New source of strength

“Beyond the very extreme of fatigue and distress, we may find amounts of ease and power we never dreamed ourselves to own; sources of strength never taxed at all because we never push through the obstruction.” – William James’ quote reportedly used by ultrarunner Scott Jurek to sign off emails

Riley and the Flying Squirrel

With the Chicago Marathon looming, I have been spending some of my free time at night looking for some inspiration. One of the best books I’ve read is “Born to Run” by Christopher McDougall, whose descriptive account of ultrarunning provides plenty of inspiration. For Grandma’s Marathon, I adopted the “easy, light, smooth” mantra to push through discomfort of running hard for 3-plus hours.

The above quote by William James, repeated in McDougall’s book, doesn’t quite work as an easy-to-remember mantra, but I am looking for a new source of strength for this marathon as training winds down. There’s a fine line between pushing oneself too far, and straddling the edge of our limits. Pushing ourselves to the breaking point, and backing off just a little, can help us break through plateaus and reach new limits.

That’s why this training cycle has been difficult to gauge. In many ways, I don’t feel ready for the marathon. An injury has forced me to play it a bit safe. But the second time using this training program also has me wondering if I’ve adapted more to the workload, which hasn’t seemed as difficult this time.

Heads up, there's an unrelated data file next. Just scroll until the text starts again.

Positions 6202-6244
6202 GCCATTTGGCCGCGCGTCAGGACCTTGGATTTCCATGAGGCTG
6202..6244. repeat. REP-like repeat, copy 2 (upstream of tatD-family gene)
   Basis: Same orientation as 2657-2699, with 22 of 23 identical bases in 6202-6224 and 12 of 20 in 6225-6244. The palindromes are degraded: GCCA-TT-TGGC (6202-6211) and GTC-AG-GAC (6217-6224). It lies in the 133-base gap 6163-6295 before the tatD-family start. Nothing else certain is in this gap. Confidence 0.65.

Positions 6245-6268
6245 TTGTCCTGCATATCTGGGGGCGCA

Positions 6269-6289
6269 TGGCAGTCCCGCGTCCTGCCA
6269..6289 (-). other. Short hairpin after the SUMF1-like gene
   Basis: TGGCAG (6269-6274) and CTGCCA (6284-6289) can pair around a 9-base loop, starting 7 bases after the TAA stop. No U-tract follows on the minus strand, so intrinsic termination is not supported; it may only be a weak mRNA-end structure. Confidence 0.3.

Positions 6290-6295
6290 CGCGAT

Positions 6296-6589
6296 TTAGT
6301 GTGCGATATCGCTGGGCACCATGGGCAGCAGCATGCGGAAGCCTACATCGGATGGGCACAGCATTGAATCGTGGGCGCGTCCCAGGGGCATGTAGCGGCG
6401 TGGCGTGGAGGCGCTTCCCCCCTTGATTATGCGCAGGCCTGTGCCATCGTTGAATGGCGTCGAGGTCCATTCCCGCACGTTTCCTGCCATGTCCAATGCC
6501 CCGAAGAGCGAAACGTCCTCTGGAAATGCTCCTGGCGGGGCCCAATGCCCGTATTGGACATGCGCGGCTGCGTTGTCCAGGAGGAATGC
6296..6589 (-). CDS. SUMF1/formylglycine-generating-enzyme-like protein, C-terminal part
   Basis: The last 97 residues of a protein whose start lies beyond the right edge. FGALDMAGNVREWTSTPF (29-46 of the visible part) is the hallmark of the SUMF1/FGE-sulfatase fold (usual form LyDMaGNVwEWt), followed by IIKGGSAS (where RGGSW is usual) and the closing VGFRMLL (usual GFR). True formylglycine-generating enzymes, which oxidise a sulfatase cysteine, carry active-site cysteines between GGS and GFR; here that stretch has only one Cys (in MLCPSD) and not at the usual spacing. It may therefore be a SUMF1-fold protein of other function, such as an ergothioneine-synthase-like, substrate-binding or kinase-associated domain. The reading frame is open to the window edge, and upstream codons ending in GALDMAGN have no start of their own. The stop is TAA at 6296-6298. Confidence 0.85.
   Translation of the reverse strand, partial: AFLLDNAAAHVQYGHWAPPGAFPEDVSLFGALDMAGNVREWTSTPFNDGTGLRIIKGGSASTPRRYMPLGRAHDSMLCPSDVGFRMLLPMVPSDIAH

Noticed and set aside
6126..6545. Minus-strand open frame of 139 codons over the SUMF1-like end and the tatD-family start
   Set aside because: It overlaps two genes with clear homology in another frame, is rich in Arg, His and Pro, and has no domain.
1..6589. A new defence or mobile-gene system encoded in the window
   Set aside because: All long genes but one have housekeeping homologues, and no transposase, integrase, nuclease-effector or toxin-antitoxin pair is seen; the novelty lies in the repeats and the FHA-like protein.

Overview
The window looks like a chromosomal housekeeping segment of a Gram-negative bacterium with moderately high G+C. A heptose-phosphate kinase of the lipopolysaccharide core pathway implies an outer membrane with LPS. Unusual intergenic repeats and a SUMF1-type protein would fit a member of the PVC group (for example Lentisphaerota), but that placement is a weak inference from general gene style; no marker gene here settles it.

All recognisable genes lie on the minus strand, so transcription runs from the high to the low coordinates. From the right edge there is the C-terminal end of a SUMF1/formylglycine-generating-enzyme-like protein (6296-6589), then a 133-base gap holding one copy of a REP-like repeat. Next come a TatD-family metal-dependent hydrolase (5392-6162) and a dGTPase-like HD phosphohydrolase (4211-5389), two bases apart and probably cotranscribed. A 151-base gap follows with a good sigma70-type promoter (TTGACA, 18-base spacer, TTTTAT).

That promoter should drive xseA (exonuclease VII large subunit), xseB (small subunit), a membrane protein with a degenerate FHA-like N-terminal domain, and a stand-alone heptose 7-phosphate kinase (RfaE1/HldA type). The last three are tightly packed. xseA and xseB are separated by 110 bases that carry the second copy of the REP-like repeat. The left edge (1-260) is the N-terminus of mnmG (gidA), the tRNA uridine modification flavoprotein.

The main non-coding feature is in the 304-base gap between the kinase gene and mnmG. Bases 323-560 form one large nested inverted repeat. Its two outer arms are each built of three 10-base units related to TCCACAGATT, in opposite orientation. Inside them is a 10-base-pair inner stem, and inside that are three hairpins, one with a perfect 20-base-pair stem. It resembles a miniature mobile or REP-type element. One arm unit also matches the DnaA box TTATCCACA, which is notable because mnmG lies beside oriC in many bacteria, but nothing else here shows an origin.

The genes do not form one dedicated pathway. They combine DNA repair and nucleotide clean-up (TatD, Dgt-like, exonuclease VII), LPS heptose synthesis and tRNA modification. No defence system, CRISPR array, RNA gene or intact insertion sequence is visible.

Last year, in my buildup to the Twin Cities Marathon, it felt like some one pulled back the layers of skin and used a vegetable peeler on my hamstrings. My legs burned all the time – and prompted me to take more days off. I chalked it up to continually training hard for marathons with little more than a few days off.

This year, though, I haven’t experienced anything like it, despite running far more miles. My legs felt fresh in the days leading up to Grandma’s Marathon – and they still feel good now. Finding myself in the dangerous taper zone, I feel like running more miles – not less. But that’s exactly where I want to be heading into a marathon – exercising restraint and resisting the urge to run too much will leave me amped on race day.

Up way too early this morning, Riley and I headed out before 4:30 a.m. It turned out to be a perfect morning – 49 degrees and a light wind – for a run. It was eerily quiet, but I found an extra gear this morning for another dozen surges. The training program allowed me to skip the speed workout, but that really wasn’t an option once I stepped out the door under a clear, star-filled sky. With a little more than 6 miles under my belt, it felt good to speed along the streets alone.

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